In those days Mary set out and went with haste to a Judean town in the hill country, where she entered the house of Zechariah and greeted Elizabeth. When Elizabeth heard Mary's greeting, the child leaped in her womb. And Elizabeth was filled with the Holy Spirit and exclaimed with a loud cry, "Blessed are you among women, and blessed is the fruit of your womb. And why has this happened to me, that the mother of my Lord comes to me? For as soon as I heard the sound of your greeting, the child in my womb leaped for joy. And blessed is she who believed that there would be a fulfilment of what was spoken to her by the Lord.’
Ancient Christian writers delighted to notice that John was a prophet even before he was born, because he gave witness to Christ by leaping in his mother’s womb. Origen (b. 185 AD) wrote, “At that moment Jesus made his forerunner a prophet for the first time.” Maximus of Turin (d. 408 / 423) wrote, “Not yet born, John already prophesies and, while still in the enclosure of his mother’s womb, confesses the coming of Christ with movements of joy—since he could not do so with his voice.” Later the same Maximus noted that at the end of his life John was still giving witness to Christ – from the confines of a prison. “We should not be surprised that after Herod put him in prison, he continued to announce Christ to his disciples from his confinement, because even when he was confined in the womb he preached the same Lord by his movements.”
What does it seem to say? There is more to people than what comes from their conscious wills. The story of my life is much more than what I did and what happened to me between birth and death – and far more than the sum of all the words I have spoken. To push it to the end: the full story of my life would have to be the story of the universe – and also, the mystics tell us, the story of God. Any selections are bound to be out of context; they are abstract in a literal sense: abstrahere is ‘to pull away’. When Hegel said, contrary to normal usage, that the individual was abstract, he was just trying to direct our attention to the full view.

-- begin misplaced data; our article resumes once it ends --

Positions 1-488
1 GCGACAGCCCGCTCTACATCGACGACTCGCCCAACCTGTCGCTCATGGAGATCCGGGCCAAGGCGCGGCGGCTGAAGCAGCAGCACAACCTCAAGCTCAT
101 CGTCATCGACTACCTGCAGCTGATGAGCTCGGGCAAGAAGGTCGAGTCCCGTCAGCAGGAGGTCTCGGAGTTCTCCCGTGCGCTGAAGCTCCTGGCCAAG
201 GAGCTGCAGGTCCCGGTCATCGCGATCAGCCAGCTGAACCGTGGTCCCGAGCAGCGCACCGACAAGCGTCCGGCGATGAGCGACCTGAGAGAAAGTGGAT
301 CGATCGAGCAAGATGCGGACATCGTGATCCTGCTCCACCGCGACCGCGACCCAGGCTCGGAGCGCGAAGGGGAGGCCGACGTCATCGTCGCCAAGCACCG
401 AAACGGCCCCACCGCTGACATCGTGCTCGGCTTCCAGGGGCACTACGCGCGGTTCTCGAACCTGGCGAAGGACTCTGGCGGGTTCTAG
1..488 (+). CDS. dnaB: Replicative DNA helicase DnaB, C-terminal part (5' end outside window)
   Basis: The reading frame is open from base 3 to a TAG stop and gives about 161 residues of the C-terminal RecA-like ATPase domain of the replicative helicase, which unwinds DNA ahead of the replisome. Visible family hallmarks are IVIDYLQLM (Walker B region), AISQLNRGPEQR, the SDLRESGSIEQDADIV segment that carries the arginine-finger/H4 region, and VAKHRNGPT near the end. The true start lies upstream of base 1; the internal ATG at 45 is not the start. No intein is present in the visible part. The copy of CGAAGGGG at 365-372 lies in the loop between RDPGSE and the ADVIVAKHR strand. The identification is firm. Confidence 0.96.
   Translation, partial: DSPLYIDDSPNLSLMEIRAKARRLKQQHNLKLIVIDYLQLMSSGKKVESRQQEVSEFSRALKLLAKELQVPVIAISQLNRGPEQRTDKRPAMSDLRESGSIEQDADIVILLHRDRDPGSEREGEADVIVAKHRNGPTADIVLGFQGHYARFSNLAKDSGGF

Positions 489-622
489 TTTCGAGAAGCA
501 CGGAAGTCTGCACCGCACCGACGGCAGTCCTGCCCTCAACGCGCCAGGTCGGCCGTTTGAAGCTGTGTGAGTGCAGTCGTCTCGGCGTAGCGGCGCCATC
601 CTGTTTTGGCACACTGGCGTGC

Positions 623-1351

Crucially, for a Christian, the full story of your life is the story of Jesus. He is your larger self. St Paul wrote, "As in one body we have many members, and not all the members have the same function, so we, who are many, are one body in Christ, and individually we are members of one another" (Rom 12:4-5). “Do you not know that your bodies are members of Christ?” (1 Cor 6:15).
St Ambrose (333 – 397) relates it to today’s reading: “Elizabeth exclaimed, ‘Blessed is she who believed.’ But you also are blessed who have heard and believed. For a soul that has believed has both conceived and bears the Word of God and declares God's works. Let the soul of Mary be in each of you, so that it magnifies the Lord. Let the spirit of Mary be in each of you, so that it rejoices in God.”
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